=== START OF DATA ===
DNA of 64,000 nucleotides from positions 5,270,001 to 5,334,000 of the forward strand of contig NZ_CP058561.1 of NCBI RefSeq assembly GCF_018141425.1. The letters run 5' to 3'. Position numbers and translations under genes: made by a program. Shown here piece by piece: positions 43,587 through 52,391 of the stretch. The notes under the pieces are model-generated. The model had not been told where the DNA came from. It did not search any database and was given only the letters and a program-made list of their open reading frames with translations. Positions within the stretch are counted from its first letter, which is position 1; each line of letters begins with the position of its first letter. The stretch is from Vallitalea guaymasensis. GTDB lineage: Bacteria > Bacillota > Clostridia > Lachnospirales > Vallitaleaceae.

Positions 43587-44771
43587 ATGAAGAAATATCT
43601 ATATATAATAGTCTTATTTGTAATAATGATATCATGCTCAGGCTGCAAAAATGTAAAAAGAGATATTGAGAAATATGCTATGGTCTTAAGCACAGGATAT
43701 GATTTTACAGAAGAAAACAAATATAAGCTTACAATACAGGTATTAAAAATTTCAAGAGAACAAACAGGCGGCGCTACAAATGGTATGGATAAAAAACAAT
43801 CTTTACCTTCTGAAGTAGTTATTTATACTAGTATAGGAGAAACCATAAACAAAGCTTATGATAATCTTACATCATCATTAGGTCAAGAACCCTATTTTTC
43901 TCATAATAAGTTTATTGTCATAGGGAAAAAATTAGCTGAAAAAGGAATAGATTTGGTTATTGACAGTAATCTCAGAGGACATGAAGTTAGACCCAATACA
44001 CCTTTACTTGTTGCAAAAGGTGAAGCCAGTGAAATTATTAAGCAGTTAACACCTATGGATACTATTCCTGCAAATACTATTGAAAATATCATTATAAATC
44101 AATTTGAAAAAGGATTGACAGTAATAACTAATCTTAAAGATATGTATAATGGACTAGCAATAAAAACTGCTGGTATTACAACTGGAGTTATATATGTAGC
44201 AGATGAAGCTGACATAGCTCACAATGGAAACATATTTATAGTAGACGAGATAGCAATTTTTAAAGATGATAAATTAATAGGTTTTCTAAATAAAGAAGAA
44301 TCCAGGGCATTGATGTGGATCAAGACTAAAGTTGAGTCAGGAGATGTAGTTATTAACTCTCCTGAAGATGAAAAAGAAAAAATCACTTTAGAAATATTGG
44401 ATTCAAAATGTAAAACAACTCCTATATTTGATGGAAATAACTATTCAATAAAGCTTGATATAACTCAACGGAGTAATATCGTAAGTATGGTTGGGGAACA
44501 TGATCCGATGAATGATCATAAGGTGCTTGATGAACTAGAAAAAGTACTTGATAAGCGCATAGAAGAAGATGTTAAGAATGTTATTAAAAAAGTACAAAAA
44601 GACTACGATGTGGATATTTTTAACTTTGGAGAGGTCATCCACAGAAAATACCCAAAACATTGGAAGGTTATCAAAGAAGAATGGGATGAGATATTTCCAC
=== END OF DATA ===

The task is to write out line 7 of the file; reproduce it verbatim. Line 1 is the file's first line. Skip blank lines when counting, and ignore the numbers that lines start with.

43901 TCATAATAAGTTTATTGTCATAGGGAAAAAATTAGCTGAAAAAGGAATAGATTTGGTTATTGACAGTAATCTCAGAGGACATGAAGTTAGACCCAATACA